Long-chain diols (LCDs) occur widespread in marine environments and also in lakes and rivers. Transport of LCDs from rivers may impact the distribution of LCDs in coastal environments, however relatively little is known about the distribution and biological sources of LCDs in river systems. In this study, we investigated the distribution of LCDs in suspended particulate matter (SPM) of three river systems (Godavari, Danube, and Rhine) in relation with precipitation, temperature, and source catchments. The dominant long-chain diol is the C32 1,15-diol followed by the C30 1,15-diol in all studied river systems. In regions influenced by marine waters, such as delta systems, the fractional abundance of the C30 1,15-diol is substantially higher than in the river itself, suggesting different LCD producers in marine and freshwater environments. A change in the LCD distribution along the downstream transects of the rivers studied was not observed. However, an effect of river flow is observed; i.e., the concentration of the C32 1,15-diol is higher in stagnant waters such as reservoirs and during seasons with river low stands. A seasonal change in the LCD distribution was observed in the Rhine, likely due to a change in the producers. Eukaryotic diversity analysis by 18S rRNA gene sequencing of SPM from the Rhine showed extremely low abundances of sequences (i.e., 〈0.32% of total reads) related to known algal LCD producers. Furthermore, incubation of the river water with 13C-labeled bicarbonate did not result in 13C incorporation into LCDs. This indicates that the LCDs present are mainly of fossil origin in the fast-flowing part of the Rhine. Overall, our results suggest that the LCD producers in rivers predominantly reside in lakes or side ponds that are part of the river system.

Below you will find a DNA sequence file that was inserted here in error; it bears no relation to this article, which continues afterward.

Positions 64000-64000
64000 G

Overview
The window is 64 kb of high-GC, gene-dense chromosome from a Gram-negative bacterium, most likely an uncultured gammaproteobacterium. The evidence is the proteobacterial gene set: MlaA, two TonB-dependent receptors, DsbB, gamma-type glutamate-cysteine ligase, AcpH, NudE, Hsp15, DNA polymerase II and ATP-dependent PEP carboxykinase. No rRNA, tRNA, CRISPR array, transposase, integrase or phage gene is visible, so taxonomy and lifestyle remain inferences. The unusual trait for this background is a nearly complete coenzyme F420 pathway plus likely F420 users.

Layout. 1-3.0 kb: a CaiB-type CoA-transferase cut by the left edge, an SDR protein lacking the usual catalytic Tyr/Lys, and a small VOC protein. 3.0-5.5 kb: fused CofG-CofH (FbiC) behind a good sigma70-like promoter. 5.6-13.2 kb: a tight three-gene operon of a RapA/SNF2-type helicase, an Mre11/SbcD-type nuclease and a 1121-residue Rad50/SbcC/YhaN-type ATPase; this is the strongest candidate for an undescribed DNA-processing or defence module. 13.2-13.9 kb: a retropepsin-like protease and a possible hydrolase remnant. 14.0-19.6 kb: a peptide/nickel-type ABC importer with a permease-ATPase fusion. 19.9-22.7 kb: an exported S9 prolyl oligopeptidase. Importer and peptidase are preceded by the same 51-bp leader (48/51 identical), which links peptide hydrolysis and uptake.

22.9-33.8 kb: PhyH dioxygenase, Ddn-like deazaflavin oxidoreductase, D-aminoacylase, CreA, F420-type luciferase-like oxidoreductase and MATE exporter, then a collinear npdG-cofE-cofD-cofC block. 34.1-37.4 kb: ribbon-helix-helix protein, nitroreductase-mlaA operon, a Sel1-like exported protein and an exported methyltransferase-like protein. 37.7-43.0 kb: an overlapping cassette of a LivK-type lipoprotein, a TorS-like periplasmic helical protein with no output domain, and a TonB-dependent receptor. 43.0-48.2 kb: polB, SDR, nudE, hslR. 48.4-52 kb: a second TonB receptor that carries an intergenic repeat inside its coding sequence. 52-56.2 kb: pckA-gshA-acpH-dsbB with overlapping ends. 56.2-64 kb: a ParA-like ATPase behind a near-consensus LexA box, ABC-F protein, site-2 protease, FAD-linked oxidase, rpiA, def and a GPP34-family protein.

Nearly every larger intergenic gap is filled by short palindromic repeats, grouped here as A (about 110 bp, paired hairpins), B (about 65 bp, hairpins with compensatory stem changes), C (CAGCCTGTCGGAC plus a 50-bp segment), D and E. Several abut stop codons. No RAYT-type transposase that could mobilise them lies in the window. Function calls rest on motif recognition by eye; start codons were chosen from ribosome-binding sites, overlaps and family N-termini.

EPIC Alfred Wegener Institut